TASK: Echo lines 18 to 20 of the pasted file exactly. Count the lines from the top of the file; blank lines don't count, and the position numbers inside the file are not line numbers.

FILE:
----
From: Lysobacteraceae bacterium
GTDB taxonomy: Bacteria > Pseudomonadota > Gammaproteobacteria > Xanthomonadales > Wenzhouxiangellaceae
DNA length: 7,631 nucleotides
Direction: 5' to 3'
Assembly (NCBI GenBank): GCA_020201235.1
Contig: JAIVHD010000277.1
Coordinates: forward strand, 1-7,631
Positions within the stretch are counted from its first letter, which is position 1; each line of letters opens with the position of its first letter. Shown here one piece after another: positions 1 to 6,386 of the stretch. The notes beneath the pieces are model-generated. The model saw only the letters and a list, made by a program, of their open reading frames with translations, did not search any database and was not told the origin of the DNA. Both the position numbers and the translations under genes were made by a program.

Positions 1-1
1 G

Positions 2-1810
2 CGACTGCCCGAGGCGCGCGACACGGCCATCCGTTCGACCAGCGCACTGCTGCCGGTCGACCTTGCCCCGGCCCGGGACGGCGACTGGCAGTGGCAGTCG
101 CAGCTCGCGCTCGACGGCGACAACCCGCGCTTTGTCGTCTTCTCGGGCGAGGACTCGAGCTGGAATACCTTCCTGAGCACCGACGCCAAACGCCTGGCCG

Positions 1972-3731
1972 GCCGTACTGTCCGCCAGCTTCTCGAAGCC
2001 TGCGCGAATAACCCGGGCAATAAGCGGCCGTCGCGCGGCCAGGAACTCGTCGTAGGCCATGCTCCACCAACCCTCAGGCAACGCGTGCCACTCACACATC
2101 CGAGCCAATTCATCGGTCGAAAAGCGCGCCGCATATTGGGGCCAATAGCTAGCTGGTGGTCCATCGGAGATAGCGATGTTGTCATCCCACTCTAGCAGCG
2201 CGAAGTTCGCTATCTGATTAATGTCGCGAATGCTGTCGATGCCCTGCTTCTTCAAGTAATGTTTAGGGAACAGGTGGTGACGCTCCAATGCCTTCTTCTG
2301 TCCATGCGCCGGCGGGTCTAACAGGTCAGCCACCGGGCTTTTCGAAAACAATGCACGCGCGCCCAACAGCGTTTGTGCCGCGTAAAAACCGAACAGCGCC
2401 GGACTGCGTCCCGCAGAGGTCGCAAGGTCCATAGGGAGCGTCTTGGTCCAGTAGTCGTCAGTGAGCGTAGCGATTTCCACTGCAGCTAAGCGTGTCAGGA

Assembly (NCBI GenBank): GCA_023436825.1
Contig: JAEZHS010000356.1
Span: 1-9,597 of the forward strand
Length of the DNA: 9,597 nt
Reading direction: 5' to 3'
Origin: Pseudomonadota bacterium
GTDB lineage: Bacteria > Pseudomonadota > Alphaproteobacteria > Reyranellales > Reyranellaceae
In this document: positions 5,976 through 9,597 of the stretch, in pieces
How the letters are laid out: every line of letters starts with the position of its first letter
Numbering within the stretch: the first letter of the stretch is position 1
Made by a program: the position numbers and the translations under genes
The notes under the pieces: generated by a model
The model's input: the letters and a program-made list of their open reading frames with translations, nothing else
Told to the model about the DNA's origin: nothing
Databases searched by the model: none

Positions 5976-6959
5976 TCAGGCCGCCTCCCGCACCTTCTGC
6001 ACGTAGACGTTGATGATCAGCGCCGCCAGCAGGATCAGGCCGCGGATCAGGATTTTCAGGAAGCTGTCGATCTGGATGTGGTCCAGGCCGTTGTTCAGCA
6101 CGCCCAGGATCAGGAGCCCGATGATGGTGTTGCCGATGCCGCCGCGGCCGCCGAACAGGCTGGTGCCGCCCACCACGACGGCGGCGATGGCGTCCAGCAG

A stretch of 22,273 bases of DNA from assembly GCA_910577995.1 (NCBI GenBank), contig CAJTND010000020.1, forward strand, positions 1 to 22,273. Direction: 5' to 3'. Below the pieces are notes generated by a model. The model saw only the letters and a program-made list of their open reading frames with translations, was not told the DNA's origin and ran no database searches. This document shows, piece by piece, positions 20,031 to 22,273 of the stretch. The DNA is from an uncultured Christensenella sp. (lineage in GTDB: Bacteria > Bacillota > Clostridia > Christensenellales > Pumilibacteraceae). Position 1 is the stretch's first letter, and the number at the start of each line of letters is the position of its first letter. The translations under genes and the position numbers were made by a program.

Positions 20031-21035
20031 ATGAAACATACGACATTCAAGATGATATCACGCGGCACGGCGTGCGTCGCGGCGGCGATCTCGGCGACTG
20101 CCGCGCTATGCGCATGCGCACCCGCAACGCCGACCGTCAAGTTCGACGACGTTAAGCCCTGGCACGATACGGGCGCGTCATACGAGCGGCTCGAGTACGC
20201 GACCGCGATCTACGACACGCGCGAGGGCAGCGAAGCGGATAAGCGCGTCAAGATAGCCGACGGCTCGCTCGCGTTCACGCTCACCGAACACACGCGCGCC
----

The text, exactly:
2201 CGAAGTTCGCTATCTGATTAATGTCGCGAATGCTGTCGATGCCCTGCTTCTTCAAGTAATGTTTAGGGAACAGGTGGTGACGCTCCAATGCCTTCTTCTG
2301 TCCATGCGCCGGCGGGTCTAACAGGTCAGCCACCGGGCTTTTCGAAAACAATGCACGCGCGCCCAACAGCGTTTGTGCCGCGTAAAAACCGAACAGCGCC
2401 GGACTGCGTCCCGCAGAGGTCGCAAGGTCCATAGGGAGCGTCTTGGTCCAGTAGTCGTCAGTGAGCGTAGCGATTTCCACTGCAGCTAAGCGTGTCAGGA